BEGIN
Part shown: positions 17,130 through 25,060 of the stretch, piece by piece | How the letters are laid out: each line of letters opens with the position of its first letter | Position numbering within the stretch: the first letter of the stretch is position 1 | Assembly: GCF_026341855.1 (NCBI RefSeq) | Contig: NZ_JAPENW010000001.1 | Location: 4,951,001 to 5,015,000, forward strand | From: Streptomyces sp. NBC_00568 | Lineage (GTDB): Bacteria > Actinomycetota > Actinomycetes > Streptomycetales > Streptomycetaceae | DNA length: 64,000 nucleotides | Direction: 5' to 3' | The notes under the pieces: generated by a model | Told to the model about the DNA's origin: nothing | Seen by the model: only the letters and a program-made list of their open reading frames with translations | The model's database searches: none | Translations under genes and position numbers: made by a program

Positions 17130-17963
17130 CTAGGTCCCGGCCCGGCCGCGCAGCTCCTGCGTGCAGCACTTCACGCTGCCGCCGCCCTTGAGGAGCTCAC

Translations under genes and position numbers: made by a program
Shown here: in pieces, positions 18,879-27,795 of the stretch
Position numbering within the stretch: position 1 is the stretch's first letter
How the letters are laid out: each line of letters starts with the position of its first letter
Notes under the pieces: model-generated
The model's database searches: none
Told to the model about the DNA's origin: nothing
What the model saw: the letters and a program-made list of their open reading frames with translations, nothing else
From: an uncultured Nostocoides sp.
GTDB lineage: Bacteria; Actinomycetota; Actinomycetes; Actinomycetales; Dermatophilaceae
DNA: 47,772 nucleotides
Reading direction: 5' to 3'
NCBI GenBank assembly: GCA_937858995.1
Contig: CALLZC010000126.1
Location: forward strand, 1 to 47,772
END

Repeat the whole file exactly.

Part shown: positions 17,130 through 25,060 of the stretch, piece by piece | How the letters are laid out: each line of letters opens with the position of its first letter | Position numbering within the stretch: the first letter of the stretch is position 1 | Assembly: GCF_026341855.1 (NCBI RefSeq) | Contig: NZ_JAPENW010000001.1 | Location: 4,951,001 to 5,015,000, forward strand | From: Streptomyces sp. NBC_00568 | Lineage (GTDB): Bacteria > Actinomycetota > Actinomycetes > Streptomycetales > Streptomycetaceae | DNA length: 64,000 nucleotides | Direction: 5' to 3' | The notes under the pieces: generated by a model | Told to the model about the DNA's origin: nothing | Seen by the model: only the letters and a program-made list of their open reading frames with translations | The model's database searches: none | Translations under genes and position numbers: made by a program

Positions 17130-17963
17130 CTAGGTCCCGGCCCGGCCGCGCAGCTCCTGCGTGCAGCACTTCACGCTGCCGCCGCCCTTGAGGAGCTCAC

Translations under genes and position numbers: made by a program
Shown here: in pieces, positions 18,879-27,795 of the stretch
Position numbering within the stretch: position 1 is the stretch's first letter
How the letters are laid out: each line of letters starts with the position of its first letter
Notes under the pieces: model-generated
The model's database searches: none
Told to the model about the DNA's origin: nothing
What the model saw: the letters and a program-made list of their open reading frames with translations, nothing else
From: an uncultured Nostocoides sp.
GTDB lineage: Bacteria; Actinomycetota; Actinomycetes; Actinomycetales; Dermatophilaceae
DNA: 47,772 nucleotides
Reading direction: 5' to 3'
NCBI GenBank assembly: GCA_937858995.1
Contig: CALLZC010000126.1
Location: forward strand, 1 to 47,772